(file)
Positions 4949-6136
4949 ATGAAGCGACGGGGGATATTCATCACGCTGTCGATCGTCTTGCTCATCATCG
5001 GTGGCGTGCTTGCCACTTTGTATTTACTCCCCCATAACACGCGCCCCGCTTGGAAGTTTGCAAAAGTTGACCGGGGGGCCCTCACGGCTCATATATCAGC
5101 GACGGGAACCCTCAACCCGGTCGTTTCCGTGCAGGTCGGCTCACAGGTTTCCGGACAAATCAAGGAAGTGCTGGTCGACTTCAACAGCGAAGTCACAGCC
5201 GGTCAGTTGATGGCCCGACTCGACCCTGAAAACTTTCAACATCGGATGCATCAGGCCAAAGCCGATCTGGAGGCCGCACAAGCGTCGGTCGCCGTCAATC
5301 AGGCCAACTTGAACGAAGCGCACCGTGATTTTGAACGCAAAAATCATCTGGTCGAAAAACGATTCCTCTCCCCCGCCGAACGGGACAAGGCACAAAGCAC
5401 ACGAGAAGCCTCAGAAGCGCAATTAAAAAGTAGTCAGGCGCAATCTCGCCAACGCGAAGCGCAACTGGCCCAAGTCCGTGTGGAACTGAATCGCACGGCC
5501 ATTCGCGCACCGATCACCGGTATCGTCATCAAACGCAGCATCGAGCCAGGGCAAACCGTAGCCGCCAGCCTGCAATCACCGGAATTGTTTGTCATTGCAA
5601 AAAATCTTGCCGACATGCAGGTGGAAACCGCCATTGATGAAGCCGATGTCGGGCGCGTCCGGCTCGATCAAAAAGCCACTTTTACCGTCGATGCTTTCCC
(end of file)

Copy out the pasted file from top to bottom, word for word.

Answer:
Positions 4949-6136
4949 ATGAAGCGACGGGGGATATTCATCACGCTGTCGATCGTCTTGCTCATCATCG
5001 GTGGCGTGCTTGCCACTTTGTATTTACTCCCCCATAACACGCGCCCCGCTTGGAAGTTTGCAAAAGTTGACCGGGGGGCCCTCACGGCTCATATATCAGC
5101 GACGGGAACCCTCAACCCGGTCGTTTCCGTGCAGGTCGGCTCACAGGTTTCCGGACAAATCAAGGAAGTGCTGGTCGACTTCAACAGCGAAGTCACAGCC
5201 GGTCAGTTGATGGCCCGACTCGACCCTGAAAACTTTCAACATCGGATGCATCAGGCCAAAGCCGATCTGGAGGCCGCACAAGCGTCGGTCGCCGTCAATC
5301 AGGCCAACTTGAACGAAGCGCACCGTGATTTTGAACGCAAAAATCATCTGGTCGAAAAACGATTCCTCTCCCCCGCCGAACGGGACAAGGCACAAAGCAC
5401 ACGAGAAGCCTCAGAAGCGCAATTAAAAAGTAGTCAGGCGCAATCTCGCCAACGCGAAGCGCAACTGGCCCAAGTCCGTGTGGAACTGAATCGCACGGCC
5501 ATTCGCGCACCGATCACCGGTATCGTCATCAAACGCAGCATCGAGCCAGGGCAAACCGTAGCCGCCAGCCTGCAATCACCGGAATTGTTTGTCATTGCAA
5601 AAAATCTTGCCGACATGCAGGTGGAAACCGCCATTGATGAAGCCGATGTCGGGCGCGTCCGGCTCGATCAAAAAGCCACTTTTACCGTCGATGCTTTCCC